Packers kicker Mason Crosby connecting in the clutch despite unusual conditions

Tom Silverstein
Packers News
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GREEN BAY - Mason Crosby has kicked at home, kicked outdoors on the road, kicked indoors, kicked in wickedly windy conditions and kicked in silence.

The 2020 season has been like no other for the 36-year-old Green Bay Packers kicker.

On Sunday, Crosby connected on a field goal for the 15th time without a miss this year and it was a big one. After guard Elgton Jenkins committed a 5-yard false-start penalty, the ball was put on the 40-yard line, setting up a 57-yard attempt with the Packers leading 28-21 and under 4 minutes to go.

Crosby nailed it and the Packers held on to improve to 10-3 and clinch the NFC North.

It came with no fans inside Ford Field and the silence was deafening.

 “It's weird whenever you score,” Crosby said. “The crowd doesn't erupt. It’s interesting, being able to hear just the other team talking, even just random communication.

“You know, even like that in Detroit, I could hear coach (Matt) LaFleur and (special teams coach) Shawn (Mennenga) talking over there, about, ‘Are we going to punt it or are we going to kick a field goal?’”

Green Bay Packers kicker Mason Crosby (2) reacts after making a 65-yard field goal during the second half of an NFL football game against the Detroit Lions, Sunday, Dec. 13, 2020, in Detroit.

It was after hearing that conversation that Crosby flashed LaFleur a thumbs up even though it was 3 yards beyond the limit he had established in warm-ups. Crosby said he doesn’t normally ask to kick from beyond the established limit, but he thought it was a key moment that called for a clutch kick.

Crosby hasn’t had to hit many clutch field goals this season because the offense has been so dominant. Over his career, he had averaged 31 attempts per year, but this season he has had only four games with more than one attempt and three games with no attempts.

Crosby and Seattle’s Jason Myers (18 of 18) are the only kickers with at least 13 attempts who have not missed this season. Crosby has missed three of his 50 extra points, only the second time he has missed that many since the NFL moved the line of scrimmage back to the 15-yard line in 2015.

Kicking in his home stadium has been no walk in the park this season.

Crosby has connected on the same percentage of field goals at home as on the road during his career (81.7%), but considering he’s guaranteed of kicking indoors at least two times a year and usually winds up doing it more than that on the road, it’s impressive that he has done just as well at home.

Twice this year (Minnesota and Jacksonville), Crosby had to kick inside Lambeau when the winds were blowing at around 25 mph. The first game was against the Vikings and he’s not sure how anyone managed to kick or throw in those conditions.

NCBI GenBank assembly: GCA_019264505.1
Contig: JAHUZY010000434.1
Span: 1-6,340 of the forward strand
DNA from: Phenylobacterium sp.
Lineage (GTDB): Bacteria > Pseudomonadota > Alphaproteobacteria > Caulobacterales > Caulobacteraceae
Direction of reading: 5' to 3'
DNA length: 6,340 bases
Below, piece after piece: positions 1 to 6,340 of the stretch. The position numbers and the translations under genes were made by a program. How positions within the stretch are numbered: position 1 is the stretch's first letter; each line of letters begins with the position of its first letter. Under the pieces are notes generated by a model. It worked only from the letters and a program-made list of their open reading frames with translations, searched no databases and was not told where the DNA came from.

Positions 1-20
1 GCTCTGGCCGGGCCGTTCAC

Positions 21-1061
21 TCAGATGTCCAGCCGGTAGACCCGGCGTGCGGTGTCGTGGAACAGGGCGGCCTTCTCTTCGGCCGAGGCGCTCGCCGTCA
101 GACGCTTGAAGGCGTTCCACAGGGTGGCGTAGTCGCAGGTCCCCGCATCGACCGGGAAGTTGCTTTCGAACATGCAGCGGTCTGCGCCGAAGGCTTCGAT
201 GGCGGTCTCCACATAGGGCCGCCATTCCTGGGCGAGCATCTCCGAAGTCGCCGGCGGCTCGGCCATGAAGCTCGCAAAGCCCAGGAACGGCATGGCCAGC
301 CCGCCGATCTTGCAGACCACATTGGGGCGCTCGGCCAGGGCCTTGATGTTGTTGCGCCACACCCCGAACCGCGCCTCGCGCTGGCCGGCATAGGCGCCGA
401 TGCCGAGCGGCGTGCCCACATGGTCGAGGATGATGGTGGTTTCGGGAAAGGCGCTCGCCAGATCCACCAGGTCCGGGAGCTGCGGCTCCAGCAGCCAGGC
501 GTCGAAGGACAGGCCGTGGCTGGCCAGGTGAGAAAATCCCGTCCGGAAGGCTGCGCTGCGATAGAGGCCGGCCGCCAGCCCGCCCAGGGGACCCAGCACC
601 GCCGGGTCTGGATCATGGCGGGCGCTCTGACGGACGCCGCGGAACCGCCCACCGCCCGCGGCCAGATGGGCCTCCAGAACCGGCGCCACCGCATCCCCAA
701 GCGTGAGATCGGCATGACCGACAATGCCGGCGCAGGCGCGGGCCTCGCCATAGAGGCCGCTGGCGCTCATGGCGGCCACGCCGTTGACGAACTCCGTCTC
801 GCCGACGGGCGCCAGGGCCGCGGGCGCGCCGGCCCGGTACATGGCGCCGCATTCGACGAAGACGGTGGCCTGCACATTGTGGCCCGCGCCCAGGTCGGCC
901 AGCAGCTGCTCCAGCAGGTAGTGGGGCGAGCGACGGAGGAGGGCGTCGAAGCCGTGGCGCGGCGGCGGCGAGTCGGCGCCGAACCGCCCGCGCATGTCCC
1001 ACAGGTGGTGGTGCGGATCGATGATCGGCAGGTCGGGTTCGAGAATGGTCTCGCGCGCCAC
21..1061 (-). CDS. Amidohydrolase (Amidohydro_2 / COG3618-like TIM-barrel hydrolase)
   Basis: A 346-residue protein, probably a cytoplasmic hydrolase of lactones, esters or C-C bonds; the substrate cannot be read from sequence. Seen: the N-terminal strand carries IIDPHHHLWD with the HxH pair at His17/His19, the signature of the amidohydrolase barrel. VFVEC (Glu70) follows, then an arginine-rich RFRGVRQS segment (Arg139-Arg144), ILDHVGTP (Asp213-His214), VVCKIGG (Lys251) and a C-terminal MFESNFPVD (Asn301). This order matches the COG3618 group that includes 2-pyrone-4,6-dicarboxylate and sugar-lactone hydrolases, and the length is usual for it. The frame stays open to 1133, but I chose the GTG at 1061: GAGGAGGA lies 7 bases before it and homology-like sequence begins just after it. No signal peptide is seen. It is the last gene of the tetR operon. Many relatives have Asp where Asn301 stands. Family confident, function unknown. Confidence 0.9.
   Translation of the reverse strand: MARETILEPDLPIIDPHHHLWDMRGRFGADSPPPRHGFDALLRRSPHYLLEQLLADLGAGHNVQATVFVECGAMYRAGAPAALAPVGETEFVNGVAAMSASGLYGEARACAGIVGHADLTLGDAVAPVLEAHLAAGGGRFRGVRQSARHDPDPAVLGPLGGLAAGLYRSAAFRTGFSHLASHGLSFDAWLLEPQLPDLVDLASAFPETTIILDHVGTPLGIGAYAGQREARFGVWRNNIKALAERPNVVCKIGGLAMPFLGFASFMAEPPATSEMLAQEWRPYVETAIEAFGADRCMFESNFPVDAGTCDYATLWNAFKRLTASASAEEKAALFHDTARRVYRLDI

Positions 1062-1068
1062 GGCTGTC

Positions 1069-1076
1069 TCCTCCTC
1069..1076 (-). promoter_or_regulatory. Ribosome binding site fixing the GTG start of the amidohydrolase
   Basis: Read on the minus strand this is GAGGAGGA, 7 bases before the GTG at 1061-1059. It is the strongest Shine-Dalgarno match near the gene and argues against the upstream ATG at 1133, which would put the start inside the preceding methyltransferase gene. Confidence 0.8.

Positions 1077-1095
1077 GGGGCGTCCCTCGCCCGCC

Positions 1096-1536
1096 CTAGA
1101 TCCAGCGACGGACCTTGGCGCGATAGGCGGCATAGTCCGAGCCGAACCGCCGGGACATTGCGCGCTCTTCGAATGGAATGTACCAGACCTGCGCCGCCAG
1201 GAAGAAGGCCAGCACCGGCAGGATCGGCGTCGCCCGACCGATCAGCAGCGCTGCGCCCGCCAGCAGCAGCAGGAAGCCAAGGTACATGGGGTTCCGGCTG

“I ran out and I saw (Vikings kicker) Dan Bailey, his ball blew off, like from the holder, the metal holder, where he was just kicking by himself,” Crosby said. “And then I look over and their kicking net comes flying down the sideline.

“That was my entrance into Lambeau that day.”

Crosby managed to hit all five extra points he attempted and the lone field goal in those two games. He had back-to-back games with missed extra points before the Lions game, but since recovering from a midseason calf injury appears to be hitting the ball well.

Rarely has he hit it better than he did at Ford Field.

“I think I was pretty excited because I did kind of put myself on the line a little bit just because I told coach I felt good about it,” Crosby said. “It was a little outside of the line we had set, and I was just jacked up.

“I knew it had gotten us up by 10 and that's a big moment in the game. It was leading to a North division championship and getting us into playoffs. So, it was exciting.”

Wagner fitting in

It had to be gratifying for tackle Rick Wagner, who was released by the Lions last offseason, to start at right tackle for the Packers on Sunday.

Wagner hasn’t expressed any hard feelings on the matter, but considering the Lions had to start a former defensive lineman at right tackle against the Packers, he at least validated that he wasn’t washed up.

“It was a good team win,” Wagner said. “It was definitely weird being back in Detroit after playing there for a few years. But I thought we played well as a unit and we have to keep this momentum going.”

Wagner filled in at right tackle for the sixth time this year, and he has been just what the Packers could have hoped. He has held up well despite playing next to two different guards during his starts.

Having played four seasons with the Baltimore Ravens prior to going to Detroit, Wagner knows what it’s like to win. The last three years with the Lions included a lot of losses and so getting a chance to be back with a winning team has been rewarding.

“This is a truly special team,” Wagner said. “It’s an honor being part of this team. Just being on this offensive unit, we’re clicking now.”

Injury report

There wasn’t much change in the Packers’ injury report, but the Panthers announced that running back Christian McCaffrey (thigh) would not play.

McCaffrey attempted to practice Wednesday, but coach Matt Ruhle said he is not ready to return. The Panthers had hoped to have him back last week, but Ruhle is taking no chances with his star running back.

The only player who did not take part in the Packers’ walk-through Wednesday was tight end Jace Sternberger, who is still in the concussion protocol. The only change in status was receiver Malik Taylor (hamstring) being upgraded to limited participant.

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